And as for those morons who hold up signs saying Latinos, Hispanics, and Mexicans etc. were here first, forget it, you weren’t. Unless you have some sort of family tree or DNA testing that proves no one in your family ever did it with Cortez or any of the other Spanish conquerors or their descendants you aren’t going to get far with pulling that native crap with me. Got it? That’s why its called Hispanic, that’s why Spanish is a real popular language. The Spanish invaded and that’s why so many people speak Spanish. It’s not just some weird parallel language development. You aren’t some weird native who is somehow entitled to everything. You’re a mutt just like all the rest of us, your just descended from Spanish conquerors rather than English or French or what have you. Get over yourself.

Anonymous said...

Yes illegals. But get it threw YOUR head that a bill such as sensenbrenner will not get the votes necessary. It had the lowest votes on friday before congress went to 2 week break.

Thomas said...

R fuse,

You and all your anti-immigrant compatriots are fighting a loosing battle. If you honestly think that Congress is going to pass some sort of legislation that is going to "deport all illegal aliens", you need to drop the pipe. They are here and they are going to stay.

As a first generation Scandanavian- American, child of an immigrant, we are going to keep up this push to protect our brothers and sisters.

I need not tell you that things are changing, not in your favor I might add. Your cause is a nativist war against immigrants and nothing more than that. Your hatred is transparent. If you aren't part of the solution, you are part of the problem. You will see what we do at midterm elections to those that have waged war on the immigrant. THEY WILL BE VOTED OUT. Mark my words.

Thomas

Immigrant Bill Fallout May Hurt House GOP

Strict Provisions Are Uniting Critics

By Jonathan Weisman
Washington Post Staff Writer
Wednesday, April 12, 2006; Page A01

In the wake of this week's massive demonstrations, many House Republicans are worried that a tough anti-illegal-immigration bill they thought would please their political base has earned them little benefit while becoming a lightning rod for the fast-growing national movement for immigrant rights....>>>>http://www.washingtonpost.com/wp-dyn/content/article/2006/04/11/AR2006041101643.html

The other Thomas said...

Wow...go away for awhile and now I have to post the following:

I,(the real Thomas) did not post what "Thomas" said! Which should be apparent to those regulars who know my short, snarky comments and flippant quips.

{;-)

When I do have something to say that doesn't involve just my usual smart-a$$ remark, I'll be sure to re-identify myself, I'd hate for any mix-up to occur ya' know?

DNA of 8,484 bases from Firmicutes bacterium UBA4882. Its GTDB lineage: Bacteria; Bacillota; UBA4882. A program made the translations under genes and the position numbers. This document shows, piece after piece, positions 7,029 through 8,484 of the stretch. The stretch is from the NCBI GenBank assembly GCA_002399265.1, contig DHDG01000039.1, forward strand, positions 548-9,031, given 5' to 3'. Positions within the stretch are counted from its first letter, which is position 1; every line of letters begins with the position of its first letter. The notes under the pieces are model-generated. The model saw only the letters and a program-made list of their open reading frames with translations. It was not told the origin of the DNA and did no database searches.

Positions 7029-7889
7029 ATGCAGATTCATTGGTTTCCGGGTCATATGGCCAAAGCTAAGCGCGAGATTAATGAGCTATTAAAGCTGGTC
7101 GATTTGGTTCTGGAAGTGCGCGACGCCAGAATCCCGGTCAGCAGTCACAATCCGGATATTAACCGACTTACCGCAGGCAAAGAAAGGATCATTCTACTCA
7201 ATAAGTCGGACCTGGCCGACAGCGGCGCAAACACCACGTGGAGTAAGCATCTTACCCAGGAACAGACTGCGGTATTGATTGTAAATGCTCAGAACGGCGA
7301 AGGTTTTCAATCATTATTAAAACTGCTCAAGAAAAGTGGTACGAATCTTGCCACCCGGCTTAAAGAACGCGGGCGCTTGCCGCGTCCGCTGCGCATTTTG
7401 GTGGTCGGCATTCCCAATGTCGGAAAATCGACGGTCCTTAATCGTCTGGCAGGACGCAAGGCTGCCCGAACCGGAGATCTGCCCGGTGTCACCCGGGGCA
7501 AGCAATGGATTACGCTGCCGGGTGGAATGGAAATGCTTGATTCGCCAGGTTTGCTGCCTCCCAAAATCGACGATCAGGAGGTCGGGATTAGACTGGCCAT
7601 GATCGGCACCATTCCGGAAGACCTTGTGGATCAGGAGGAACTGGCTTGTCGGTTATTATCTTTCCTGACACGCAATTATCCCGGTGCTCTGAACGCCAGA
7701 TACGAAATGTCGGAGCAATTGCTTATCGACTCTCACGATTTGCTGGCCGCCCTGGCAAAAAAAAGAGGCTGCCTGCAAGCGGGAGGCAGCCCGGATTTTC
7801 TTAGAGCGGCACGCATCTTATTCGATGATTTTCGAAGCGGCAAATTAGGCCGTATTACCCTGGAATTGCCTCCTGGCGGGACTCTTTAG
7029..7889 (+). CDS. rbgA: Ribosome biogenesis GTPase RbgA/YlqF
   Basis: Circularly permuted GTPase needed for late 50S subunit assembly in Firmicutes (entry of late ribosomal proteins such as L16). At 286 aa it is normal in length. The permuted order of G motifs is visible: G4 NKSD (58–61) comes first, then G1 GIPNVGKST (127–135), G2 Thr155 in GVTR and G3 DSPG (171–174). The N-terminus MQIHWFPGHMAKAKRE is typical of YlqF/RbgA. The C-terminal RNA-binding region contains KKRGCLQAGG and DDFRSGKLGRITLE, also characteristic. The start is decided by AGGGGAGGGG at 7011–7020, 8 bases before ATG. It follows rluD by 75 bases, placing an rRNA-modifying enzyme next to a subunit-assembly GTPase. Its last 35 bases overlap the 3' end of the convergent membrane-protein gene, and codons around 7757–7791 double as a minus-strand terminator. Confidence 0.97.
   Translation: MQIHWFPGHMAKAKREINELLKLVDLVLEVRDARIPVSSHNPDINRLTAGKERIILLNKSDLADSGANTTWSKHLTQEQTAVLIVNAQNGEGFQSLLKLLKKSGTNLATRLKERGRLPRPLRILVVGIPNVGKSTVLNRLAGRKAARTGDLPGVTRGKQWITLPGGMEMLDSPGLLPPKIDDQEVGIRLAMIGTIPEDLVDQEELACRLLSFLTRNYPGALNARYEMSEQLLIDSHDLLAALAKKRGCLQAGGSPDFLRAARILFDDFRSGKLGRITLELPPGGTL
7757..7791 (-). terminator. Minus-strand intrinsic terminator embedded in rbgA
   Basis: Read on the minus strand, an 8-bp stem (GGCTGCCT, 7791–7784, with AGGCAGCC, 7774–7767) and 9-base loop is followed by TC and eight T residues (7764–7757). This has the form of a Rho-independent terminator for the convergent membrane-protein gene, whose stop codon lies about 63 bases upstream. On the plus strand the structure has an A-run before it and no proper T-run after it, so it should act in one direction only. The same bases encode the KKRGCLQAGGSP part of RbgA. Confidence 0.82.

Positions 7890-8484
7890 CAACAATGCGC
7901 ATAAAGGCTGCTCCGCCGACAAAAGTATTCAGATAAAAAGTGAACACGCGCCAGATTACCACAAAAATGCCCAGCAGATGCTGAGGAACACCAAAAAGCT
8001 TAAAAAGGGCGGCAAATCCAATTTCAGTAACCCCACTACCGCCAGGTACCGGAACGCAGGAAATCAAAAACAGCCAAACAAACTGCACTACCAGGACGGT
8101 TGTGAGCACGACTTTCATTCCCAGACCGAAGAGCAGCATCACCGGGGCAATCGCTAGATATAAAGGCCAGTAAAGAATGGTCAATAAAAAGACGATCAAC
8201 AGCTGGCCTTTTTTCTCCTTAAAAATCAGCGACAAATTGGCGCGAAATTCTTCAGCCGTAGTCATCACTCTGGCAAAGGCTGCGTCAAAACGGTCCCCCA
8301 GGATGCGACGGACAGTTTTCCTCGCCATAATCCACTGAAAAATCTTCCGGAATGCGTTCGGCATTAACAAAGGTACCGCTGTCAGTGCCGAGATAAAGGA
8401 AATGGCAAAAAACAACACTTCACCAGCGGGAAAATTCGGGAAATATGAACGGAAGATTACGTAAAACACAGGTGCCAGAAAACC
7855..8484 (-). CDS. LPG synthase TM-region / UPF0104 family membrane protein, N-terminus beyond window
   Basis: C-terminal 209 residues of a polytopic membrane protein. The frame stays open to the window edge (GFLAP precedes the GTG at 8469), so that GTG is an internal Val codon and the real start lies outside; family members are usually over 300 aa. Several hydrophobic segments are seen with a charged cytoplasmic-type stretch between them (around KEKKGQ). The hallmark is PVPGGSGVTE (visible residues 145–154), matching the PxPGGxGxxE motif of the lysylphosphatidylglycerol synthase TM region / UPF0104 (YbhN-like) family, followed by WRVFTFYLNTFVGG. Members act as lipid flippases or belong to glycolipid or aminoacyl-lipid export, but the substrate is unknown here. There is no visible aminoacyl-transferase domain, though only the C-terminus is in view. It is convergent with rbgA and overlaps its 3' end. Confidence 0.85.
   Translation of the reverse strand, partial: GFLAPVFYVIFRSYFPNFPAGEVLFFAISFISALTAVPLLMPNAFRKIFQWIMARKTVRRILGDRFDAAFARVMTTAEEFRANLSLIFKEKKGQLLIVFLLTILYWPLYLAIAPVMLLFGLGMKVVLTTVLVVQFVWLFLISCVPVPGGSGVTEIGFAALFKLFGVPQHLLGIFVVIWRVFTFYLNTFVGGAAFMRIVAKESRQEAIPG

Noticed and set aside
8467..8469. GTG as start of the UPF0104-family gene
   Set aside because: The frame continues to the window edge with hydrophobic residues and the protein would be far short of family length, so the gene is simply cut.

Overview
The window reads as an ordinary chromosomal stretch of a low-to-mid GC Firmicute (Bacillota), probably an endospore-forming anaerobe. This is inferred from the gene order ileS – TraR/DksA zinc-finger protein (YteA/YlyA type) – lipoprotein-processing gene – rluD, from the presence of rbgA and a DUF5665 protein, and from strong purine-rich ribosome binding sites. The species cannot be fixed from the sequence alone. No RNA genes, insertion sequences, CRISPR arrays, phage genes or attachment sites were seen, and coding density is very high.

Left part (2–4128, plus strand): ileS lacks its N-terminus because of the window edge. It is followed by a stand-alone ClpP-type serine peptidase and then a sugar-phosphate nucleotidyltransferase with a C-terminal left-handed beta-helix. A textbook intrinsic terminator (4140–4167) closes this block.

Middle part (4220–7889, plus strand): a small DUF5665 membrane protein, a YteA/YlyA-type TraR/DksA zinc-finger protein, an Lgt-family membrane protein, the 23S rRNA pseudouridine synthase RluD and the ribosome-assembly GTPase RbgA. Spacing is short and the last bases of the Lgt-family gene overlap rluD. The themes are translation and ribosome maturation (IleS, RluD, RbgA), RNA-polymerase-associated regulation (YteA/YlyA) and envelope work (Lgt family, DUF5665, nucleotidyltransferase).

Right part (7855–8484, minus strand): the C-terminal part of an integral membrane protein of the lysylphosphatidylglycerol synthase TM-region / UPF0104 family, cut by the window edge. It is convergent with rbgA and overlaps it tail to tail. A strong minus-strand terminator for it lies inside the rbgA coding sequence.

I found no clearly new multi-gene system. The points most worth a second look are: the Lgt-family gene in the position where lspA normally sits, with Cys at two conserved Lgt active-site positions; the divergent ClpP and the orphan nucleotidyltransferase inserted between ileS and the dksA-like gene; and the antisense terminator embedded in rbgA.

And, Daniel, my hat's off to you: you seem be able to take a whippin' yet keep on tickin'!

Have a good day!

R Huse said...

Actually I would totally agree with anonymous that the Sensenbrenner bill wont pass. I don’t exactly know where he got the idea that I thought it would since it is mentioned nowhere in my post. I will take it as simply addled logic on his part that he somehow connected the two. I was talking about conflating being against illegal aliens with being against immigration. Obviously the use of the word illegal in my post was so subtle it was missed.

At any rate I think it’s entirely true though that congress will pass some sort of back door amnesty. I also think that there will be quite a bit of outrage over it. This is one issue that there is about as close to unanimity within the American public as you can get. They want the borders secured and they want illegal aliens prosecuted. When they are sold out by their representatives in congress, as they will shortly be, I think you will see a bit of a backlash. Giant marches with illegal aliens waving Mexican flags and demanding rights with no prosecution in sight does not endear a group to the public. They see it and are angry. Why aren’t these people being prosecuted? If they want to be Americans so bad why do they wave Mexican flags? How am I supposed to have sympathy for people who wave signs that are rife with racist slogans? People see it and are revolted. Rightly so.

B.M. said...

Perhaps them coming here makes them a "criminal" that wasn't the point that I felt anonymous #1 was making, he's saying the before coming here, everyone is a criminal. Which is not neccessarily the case.

Thanks, for the compliment on my initials, it takes my back to grade school, when I would hear something like that.

jeff said...

Perfect is the enemy of good enough.

People keep whining about how if we can't do "something" 100%, we shouldn't do it at all.

Even if succeeding 50% would be a tremendous improvement over doing nothing.

Idiots.

Calhoun said...

Enforcing the law is one of our government's most basic duties.

And we have office holders saying they can't carry out their basic duties??

"You're fired."

Anonymous said...

The Democtratic leadership is betraying their base constituents, working people, African-Americans, and legal naturalized U.S. citizens, who went through the process of citizenship.

Senate Republicans like McCain and Spector are betraying the base of their party.

We will find out what politicians will stand up for the majority of the American People.

fish_on said...

Illegals' Amnesty Could Cost $60 Billion a Year, Group Says
By Randy Hall
CNSNews.com Staff Writer/Editor
April 11, 2006
http://www.cnsnews.com/ViewNation.asp?Page=/Nation/archive/200604/NAT20060411c.html


(CNSNews.com) - If an illegal immigrant amnesty or guest worker program similar to the ones being contemplated by the U.S. Senate and supported by President Bush were enacted, the cost to state and local governments would be staggering, an immigration reform group charged Tuesday.